Review: Big Sean - 'Dark Sky Paradise' (Deluxe Edition)
With an all-star supporting cast of Drake, John Legend, Lil’ Wayne, Chris Brown, Ty Dolla Sign, Jhené Aiko, current girlfriend Ariana Grande, mentor Kanye West and more, Detroit rapper Big Sean releases his third studio album, ‘Dark Sky Paradise’.
Exuding dynamic confidence without ever sounding overly aggressive or threatening, the 26-year-old is multifaceted on ‘Dark Sky Paradise’.
Big Sean can be fearlessly dexterous and precise with his wordplay – whilst never being too serious about the words themselves.
He can spit like a round-the-way-boy and just as casually follow up these bars with details about recent visits with Kim and Kanye – as well as motivational meets with Oprah.
More importantly, everything the hip-hop star does on ‘Dark Sky Paradise’ is doused in a comfortable sense of style.
In contrast to the somber, enigmatic vibe of the record’s artwork, ‘Dark Sky Paradise’ has its fair share of fun.
The anthemic, shameless ‘I Don’t F**k With You’ featuring E-40, is one of countless cuts on ‘Dark Sky Paradise’ that’s boosted by the force of Sean’s showy personality.
Fellow Detroitian Key Wane’s ‘Play No Games’ is stuffed with memorable old school elements, and thanks to competent vocal contributions from Chris Brown and Ty Dolla Sign, the tune expands comfortably on a classic Guy sample.
Sean wins switching up his verbal assault on ‘Stay Down’ and Mike WiLL Made-It’s ‘Paradise (Extended)’ is an effective booming, trippy showcase for the rapper’s casual versatility and hip-hop flair.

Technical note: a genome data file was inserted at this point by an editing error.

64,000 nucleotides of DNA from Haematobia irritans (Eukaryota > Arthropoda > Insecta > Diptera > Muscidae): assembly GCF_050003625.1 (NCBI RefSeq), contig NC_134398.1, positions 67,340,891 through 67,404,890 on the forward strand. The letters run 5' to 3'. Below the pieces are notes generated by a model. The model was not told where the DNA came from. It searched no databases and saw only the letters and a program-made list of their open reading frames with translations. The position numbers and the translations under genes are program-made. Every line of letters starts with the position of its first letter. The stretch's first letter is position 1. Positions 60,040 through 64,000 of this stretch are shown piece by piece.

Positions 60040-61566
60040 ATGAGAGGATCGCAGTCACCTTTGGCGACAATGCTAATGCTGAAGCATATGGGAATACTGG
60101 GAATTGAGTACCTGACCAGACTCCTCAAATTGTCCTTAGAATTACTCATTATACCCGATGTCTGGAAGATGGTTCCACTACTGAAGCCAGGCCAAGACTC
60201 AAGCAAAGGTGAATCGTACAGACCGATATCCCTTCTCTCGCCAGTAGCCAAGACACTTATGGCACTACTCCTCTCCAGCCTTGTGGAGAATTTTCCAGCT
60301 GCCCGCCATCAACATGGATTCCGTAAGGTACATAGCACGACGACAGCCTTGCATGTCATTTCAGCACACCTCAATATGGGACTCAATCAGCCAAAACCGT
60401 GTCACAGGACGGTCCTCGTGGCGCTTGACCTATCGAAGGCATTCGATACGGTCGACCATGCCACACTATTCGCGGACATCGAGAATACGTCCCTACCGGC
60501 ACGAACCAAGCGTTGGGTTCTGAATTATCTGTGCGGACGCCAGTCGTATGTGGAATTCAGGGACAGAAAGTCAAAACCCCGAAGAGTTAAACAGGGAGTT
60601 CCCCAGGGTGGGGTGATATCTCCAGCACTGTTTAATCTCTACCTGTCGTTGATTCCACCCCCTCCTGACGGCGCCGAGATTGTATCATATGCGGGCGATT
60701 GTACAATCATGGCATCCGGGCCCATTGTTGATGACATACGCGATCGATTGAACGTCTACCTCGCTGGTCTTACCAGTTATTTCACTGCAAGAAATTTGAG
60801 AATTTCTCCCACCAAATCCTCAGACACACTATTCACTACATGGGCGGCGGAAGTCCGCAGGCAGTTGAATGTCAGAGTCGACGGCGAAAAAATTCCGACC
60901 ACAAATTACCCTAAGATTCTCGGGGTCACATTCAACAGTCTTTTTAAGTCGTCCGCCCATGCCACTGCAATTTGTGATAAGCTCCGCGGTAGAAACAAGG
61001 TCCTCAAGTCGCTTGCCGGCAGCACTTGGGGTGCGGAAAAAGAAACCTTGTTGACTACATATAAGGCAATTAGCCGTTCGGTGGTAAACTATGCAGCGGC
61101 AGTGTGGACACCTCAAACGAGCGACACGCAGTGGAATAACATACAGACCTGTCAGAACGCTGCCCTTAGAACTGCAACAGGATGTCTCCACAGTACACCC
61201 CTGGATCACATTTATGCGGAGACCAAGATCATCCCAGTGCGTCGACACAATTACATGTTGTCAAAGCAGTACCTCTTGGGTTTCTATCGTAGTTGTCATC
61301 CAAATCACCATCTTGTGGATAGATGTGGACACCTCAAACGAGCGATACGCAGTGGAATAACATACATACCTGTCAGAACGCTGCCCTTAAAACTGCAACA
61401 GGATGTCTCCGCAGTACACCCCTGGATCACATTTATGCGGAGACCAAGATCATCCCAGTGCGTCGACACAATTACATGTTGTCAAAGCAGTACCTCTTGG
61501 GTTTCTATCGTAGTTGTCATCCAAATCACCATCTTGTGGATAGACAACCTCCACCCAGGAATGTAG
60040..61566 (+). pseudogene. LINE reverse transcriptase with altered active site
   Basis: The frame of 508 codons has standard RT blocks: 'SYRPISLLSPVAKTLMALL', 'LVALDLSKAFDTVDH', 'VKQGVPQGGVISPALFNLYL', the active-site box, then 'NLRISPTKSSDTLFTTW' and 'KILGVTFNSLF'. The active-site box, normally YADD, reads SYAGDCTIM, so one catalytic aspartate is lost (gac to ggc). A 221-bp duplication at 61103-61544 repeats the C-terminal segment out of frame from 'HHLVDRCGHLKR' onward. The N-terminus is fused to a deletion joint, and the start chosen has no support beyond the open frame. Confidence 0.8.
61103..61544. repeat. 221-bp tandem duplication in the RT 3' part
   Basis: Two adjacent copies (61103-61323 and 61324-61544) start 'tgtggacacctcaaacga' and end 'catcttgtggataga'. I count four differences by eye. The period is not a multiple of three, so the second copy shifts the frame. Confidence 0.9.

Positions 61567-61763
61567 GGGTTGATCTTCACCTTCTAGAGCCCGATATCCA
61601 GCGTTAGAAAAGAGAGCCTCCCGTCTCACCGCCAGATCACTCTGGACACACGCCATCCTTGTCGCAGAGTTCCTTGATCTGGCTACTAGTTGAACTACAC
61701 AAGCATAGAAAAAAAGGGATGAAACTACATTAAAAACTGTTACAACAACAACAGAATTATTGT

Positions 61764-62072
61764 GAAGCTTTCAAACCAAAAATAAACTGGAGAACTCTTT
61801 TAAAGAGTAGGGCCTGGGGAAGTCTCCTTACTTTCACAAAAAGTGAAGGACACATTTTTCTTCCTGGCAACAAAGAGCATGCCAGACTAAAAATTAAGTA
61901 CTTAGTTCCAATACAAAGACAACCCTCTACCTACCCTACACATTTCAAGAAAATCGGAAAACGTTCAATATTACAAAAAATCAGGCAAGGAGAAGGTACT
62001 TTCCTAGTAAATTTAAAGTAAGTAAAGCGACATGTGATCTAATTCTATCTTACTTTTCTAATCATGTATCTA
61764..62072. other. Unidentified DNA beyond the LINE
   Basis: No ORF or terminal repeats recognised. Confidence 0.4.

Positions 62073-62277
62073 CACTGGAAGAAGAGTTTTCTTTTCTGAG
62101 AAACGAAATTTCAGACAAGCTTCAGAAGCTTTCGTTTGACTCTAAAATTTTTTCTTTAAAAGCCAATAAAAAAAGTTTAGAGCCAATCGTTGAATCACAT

As one of the project’s executive producers, Kanye West’s overall influence on ‘Dark Sky Paradise’ is hard to ignore.
Between a couple of Tom Cruise mentions, Kanye peels through a stack of pop culture references on ‘All Your Fault’.
The melodic, sincere ‘One Man Can Change The World’ featuring John Legend and West, has the latter’s over-reaching grandiosity all over it.
Big Sean doesn't truly impact on the rap ballad until after reflecting on the state of his hometown, he delivers devastating lyrics about the recent passing of his much-adored grandmother.
The GOOD Music rapper fondly recalls first meeting Kanye West with the help of Canada’s PARTYNEXTDOOR on unhurried bonus track ‘Deserve It’, and raps adeptly over samples from late funk/soul singer Darondo’s ‘Didn’t I’ on ‘Outro’.
The Lil’ Wayne assisted ‘Deep’ and ‘I Know’ featuring LA singer/songwriter Jhené Aiko, both work a lo-fi lean.
Aiko brings a sass to ‘I Know’, however, the cut could benefit from a touch more spark.
That being said, as the rapper’s vocals overlap enticingly with Aiko’s towards the end of the tune, ‘I Know’ opens up a little more and goes very temptingly…Dark Sky.
Big Sean reignites and stays energised over the laid back, moody beatwork of ‘Deep’ by repeatedly, nimbly swerving up his flow.
The rapper then gives listeners a quick tour of his past on hidden gem ‘Platinum & Wood’, and everyone’s favourite couple – Big Sean and Ariana Grande – come together for bonus track ‘Research’.
Due to an underwhelming hook, ‘Research’ slides quickly into forgettable territory. Still, the tune rumbles with beefy synth-bass sounds and Grande's looped backing vocals undercut the tune nicely.
The album’s general preoccupation with its own stylings peaks on the innovative, unencumbered, Drake-featured single ‘Blessings’.
There is substance on ‘Dark Sky Paradise’, but the project isn’t driven by it and as a result, the long term appeal of the tracklist is undermined.
Luckily for Big Sean, he’s blessed with enough charisma to sell even the weakest, most interchangeable material on the record.
Yet his powerful showmanship can’t hide the fact that for the most part, ‘Dark Sky Paradise’ is another case of – admittedly impeccable – style over substance.